Alice: Princess Andrew of Greece is a biography of the late-nineteenth-century woman initially known as Princess Alice of Battenberg who married Prince Andrew and became Princess of Greece and Denmark. Born deaf, with her great-grandmother, Queen Victoria, presiding at her birth, she went on to grow up in Germany, Greece, and England. Vickers contextualizes the princess's moments of triumph and despair within Europe's largely unstable political climate, wherein various royal legacies were undergoing rapid change.
After an idyllic childhood wherein she learned to accommodate different aspects of her disability, Princess Alice married Prince Andrew in 1903. The following years were filled with wars and long stretches in which her family was in exile. By her mid-thirties, nearly every condition of her life which had afforded her stability was dismantled by forces outside her control. Though the British side of her family prospered, the German side were thrown out of power, and many members of her family were publicly excoriated for having relationships with Russian royalty. Her husband took much of this blame, leading to their collective exile, which nearly included his political execution.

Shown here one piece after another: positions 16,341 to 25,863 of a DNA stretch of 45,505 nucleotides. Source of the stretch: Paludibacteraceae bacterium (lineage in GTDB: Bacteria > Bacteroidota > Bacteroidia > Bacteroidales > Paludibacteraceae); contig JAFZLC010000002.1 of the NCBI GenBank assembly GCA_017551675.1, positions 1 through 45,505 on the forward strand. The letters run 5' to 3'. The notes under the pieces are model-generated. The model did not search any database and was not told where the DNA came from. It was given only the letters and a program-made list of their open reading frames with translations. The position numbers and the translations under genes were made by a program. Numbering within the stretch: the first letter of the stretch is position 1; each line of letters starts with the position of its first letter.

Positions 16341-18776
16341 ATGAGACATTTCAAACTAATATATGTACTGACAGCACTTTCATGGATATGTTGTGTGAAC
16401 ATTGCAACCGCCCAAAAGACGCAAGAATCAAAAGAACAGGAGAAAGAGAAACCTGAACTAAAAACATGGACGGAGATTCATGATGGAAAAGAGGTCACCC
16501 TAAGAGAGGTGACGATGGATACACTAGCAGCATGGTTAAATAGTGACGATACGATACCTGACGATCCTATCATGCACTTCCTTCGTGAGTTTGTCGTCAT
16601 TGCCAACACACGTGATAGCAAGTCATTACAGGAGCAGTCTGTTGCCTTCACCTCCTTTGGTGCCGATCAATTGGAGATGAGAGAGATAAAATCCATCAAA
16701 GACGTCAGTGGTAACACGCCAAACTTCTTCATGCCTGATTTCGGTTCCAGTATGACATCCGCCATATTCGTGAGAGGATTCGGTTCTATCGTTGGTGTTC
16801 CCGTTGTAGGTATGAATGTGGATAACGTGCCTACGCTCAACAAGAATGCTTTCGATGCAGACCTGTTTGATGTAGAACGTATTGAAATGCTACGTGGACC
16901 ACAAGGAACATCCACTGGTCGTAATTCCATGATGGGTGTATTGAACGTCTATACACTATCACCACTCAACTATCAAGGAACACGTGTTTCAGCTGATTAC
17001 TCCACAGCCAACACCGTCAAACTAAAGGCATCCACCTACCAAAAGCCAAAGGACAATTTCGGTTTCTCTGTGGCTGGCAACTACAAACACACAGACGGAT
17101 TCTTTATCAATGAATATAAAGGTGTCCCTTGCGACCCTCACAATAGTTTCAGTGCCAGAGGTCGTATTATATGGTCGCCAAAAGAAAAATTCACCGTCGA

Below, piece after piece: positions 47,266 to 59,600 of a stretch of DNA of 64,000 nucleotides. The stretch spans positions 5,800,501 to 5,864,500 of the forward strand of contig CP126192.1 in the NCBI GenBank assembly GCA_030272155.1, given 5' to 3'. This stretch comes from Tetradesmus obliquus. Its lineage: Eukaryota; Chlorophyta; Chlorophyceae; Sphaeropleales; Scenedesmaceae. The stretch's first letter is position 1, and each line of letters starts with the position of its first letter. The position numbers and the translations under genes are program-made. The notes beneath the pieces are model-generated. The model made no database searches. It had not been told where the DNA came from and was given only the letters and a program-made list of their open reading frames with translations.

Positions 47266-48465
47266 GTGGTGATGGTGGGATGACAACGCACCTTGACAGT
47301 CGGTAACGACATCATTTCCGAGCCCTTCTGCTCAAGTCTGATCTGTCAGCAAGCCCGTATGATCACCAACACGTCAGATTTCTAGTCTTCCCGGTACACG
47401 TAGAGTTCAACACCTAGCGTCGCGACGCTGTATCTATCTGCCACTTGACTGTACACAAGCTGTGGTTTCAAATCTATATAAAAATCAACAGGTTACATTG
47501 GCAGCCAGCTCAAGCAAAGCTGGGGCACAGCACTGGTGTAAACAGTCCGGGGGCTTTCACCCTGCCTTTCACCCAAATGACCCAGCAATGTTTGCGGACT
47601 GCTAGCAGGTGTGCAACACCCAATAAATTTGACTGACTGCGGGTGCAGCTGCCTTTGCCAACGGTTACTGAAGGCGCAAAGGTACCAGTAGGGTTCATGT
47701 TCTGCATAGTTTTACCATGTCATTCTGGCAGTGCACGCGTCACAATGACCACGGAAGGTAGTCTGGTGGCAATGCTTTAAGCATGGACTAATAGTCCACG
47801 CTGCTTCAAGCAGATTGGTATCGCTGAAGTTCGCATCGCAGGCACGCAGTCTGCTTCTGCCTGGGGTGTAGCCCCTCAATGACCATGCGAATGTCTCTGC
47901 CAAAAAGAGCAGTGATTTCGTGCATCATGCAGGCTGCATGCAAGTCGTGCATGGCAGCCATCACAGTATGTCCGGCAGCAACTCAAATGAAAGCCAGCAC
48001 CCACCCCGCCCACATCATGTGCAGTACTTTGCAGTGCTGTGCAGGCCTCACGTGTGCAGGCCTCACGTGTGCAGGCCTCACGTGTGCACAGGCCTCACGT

Princess Andrew's life shortly after was wracked with mental illness. After suffering from a trauma-related religious crisis, she was sent to a Swiss sanitarium and diagnosed with paranoid schizophrenia, a psychoanalytic category that even today remains poorly researched or understood. Despite terrible odds, she managed to recover from her trauma and reconcile with her religious faith, devoting time to working for charitable causes in Greece and even helping to shelter Jews during the Holocaust. Her son and daughter-in-law, both English royalty, invited her to live out her final years in tranquility at Buckingham Palace.